~ Nina D’Arcangela
© Copyright Nina D’Arcangela. All Rights Reserved
“It’s the complex.”
“Yeah, I know it’s the complex, but why should I have to foot the bill?”
She glances over at her partner with a baffled expression. “What the hell are you talking about?”
Taken aback, and literally leaning back against the car door, he responds tersely, “She got diagnosed with a complex, my wife. Ain’t you been listening? Some anxiety bullshit that the doc’s say means she don’t have to work no more. And ya know what that means? It means I gotta foot the bill for everything. The house, the god damned private school, fancy label cloths for her and the little princess, days at the spa to calm her nerves. Her nerves, fuck me. And don’t even get me started on the after-school activities…”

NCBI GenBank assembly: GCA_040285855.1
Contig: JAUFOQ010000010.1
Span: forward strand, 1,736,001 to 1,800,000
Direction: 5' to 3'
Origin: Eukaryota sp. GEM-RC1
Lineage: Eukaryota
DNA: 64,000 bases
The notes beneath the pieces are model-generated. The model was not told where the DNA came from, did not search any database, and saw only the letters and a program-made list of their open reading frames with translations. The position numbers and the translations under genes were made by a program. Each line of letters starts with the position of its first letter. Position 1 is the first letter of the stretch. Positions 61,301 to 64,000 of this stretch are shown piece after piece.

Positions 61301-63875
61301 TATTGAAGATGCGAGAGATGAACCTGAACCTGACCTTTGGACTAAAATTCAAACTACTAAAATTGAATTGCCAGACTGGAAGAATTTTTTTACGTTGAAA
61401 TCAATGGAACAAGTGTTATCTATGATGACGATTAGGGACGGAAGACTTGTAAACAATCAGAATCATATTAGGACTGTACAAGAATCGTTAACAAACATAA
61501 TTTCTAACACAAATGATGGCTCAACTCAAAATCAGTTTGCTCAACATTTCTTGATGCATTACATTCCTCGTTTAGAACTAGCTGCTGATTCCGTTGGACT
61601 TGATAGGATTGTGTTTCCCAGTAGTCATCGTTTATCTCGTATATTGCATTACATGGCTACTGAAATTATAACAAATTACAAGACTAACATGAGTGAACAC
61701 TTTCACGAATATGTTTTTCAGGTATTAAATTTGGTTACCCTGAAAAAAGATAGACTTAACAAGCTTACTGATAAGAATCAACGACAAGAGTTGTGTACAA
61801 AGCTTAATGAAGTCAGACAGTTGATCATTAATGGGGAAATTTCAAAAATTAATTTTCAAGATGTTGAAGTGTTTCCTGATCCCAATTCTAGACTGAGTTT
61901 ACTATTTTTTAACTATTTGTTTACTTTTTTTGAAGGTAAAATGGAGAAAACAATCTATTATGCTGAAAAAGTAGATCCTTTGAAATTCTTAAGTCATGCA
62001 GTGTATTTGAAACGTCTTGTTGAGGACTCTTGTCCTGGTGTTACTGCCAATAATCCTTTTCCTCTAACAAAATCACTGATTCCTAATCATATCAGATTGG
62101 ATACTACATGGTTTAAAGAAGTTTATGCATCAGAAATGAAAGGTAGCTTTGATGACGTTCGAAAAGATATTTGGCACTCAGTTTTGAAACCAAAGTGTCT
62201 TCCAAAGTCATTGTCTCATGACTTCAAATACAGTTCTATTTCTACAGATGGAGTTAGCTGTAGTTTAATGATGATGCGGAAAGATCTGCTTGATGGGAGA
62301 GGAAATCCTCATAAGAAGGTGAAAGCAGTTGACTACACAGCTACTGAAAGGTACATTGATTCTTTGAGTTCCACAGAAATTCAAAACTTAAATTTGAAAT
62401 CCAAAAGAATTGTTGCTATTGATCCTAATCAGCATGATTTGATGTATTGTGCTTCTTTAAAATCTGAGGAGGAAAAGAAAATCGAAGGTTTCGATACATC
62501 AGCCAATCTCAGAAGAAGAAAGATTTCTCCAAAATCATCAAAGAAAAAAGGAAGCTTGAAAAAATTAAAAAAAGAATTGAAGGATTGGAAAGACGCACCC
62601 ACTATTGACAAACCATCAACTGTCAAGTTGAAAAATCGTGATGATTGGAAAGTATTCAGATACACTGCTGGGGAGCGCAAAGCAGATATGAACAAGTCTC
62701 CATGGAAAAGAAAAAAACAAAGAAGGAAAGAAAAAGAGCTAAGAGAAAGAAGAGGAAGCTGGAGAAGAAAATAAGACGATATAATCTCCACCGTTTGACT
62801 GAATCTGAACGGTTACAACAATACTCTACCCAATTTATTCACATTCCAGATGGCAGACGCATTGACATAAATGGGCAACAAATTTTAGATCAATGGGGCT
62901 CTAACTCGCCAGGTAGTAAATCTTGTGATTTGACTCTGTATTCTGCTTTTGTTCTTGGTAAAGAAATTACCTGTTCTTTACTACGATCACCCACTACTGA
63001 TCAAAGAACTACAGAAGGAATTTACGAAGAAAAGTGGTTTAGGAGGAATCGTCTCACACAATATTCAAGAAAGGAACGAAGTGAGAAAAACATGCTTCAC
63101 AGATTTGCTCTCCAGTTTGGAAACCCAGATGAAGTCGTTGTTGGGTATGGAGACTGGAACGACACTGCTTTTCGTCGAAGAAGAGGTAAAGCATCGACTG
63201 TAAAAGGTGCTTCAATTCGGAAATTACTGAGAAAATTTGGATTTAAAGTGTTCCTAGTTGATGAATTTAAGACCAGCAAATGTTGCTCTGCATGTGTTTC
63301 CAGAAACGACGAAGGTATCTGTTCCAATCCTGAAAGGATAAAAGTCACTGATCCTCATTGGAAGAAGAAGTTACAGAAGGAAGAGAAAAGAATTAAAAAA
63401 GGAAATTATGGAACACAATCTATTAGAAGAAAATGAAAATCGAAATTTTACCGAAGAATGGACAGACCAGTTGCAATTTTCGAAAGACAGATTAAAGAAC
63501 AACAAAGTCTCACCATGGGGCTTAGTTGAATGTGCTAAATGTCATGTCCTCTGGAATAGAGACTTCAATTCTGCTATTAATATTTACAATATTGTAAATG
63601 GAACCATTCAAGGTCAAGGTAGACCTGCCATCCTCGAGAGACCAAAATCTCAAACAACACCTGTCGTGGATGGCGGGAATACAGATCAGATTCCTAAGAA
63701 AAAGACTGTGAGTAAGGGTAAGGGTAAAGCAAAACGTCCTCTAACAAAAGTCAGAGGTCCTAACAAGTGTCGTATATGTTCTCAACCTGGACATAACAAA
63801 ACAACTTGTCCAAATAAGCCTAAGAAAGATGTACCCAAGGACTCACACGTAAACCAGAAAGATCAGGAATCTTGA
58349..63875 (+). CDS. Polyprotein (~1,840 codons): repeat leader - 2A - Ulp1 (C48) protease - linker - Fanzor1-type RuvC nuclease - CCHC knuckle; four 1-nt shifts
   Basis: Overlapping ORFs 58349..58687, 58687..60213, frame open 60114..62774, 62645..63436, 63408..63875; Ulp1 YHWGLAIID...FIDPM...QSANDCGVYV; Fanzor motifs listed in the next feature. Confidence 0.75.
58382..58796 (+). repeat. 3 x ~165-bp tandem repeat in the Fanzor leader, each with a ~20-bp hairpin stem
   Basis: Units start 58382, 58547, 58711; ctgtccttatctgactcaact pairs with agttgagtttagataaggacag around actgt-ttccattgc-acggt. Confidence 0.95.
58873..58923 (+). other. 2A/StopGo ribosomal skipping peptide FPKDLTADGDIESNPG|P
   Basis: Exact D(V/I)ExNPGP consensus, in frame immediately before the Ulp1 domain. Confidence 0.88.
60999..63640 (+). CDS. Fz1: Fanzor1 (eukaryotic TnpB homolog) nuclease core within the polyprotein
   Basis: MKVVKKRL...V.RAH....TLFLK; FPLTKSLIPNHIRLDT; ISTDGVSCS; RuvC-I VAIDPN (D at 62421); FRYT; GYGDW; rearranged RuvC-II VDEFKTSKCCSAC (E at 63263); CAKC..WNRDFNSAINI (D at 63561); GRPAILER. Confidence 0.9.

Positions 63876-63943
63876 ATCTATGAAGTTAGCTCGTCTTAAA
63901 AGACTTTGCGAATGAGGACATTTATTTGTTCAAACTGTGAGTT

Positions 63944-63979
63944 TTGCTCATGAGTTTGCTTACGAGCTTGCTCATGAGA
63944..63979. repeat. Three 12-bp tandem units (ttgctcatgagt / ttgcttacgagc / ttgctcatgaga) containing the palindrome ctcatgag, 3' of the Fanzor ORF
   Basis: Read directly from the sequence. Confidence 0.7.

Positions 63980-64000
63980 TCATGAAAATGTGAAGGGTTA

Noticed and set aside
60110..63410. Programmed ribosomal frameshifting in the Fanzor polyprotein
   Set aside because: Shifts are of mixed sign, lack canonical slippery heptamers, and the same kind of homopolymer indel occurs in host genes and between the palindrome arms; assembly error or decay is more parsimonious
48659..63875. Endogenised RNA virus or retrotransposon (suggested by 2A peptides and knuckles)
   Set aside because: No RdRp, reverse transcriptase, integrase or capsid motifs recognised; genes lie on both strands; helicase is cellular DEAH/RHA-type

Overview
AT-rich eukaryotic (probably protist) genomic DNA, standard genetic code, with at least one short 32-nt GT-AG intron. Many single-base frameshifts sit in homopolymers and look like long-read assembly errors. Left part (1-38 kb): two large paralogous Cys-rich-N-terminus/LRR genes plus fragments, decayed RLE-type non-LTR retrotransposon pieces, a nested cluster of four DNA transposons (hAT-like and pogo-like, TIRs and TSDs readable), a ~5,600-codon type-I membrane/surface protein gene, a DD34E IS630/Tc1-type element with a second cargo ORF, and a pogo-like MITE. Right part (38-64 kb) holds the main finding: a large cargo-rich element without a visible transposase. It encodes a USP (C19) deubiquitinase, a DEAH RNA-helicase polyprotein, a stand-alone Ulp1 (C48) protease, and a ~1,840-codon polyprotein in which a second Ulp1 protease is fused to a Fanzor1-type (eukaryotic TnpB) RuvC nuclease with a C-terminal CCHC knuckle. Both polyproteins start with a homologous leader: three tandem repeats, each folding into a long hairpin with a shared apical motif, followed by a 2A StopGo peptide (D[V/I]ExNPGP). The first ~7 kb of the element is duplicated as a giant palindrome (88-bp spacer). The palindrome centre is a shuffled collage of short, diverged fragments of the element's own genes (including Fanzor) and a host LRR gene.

“Charlie, I was talking about the complex, the one we’re parked in front of doing our job. You know, ‘The Complex’ – read the friggin sign. And besides, if you didn’t want to deal with her kid, you shouldn’t have married a single mother.”
Glancing up, Charlie responds with his usual enlightening, “Oh.”
Samantha, breathing deeply, does her best to stay calm. Being saddled with Charlie is like having an idiot child of her own to manage. After releasing her death grip on the steering wheel, she tries to reason with him again. “Focus, Chuck. We’ve been sitting here day after day and nothing weird has happened, right?”
“Nothing weird ‘sept that two other people went missing in broad daylight. Speakin’ of broads, you know that bitch had the gall to ask me where we was going on vacation this year?”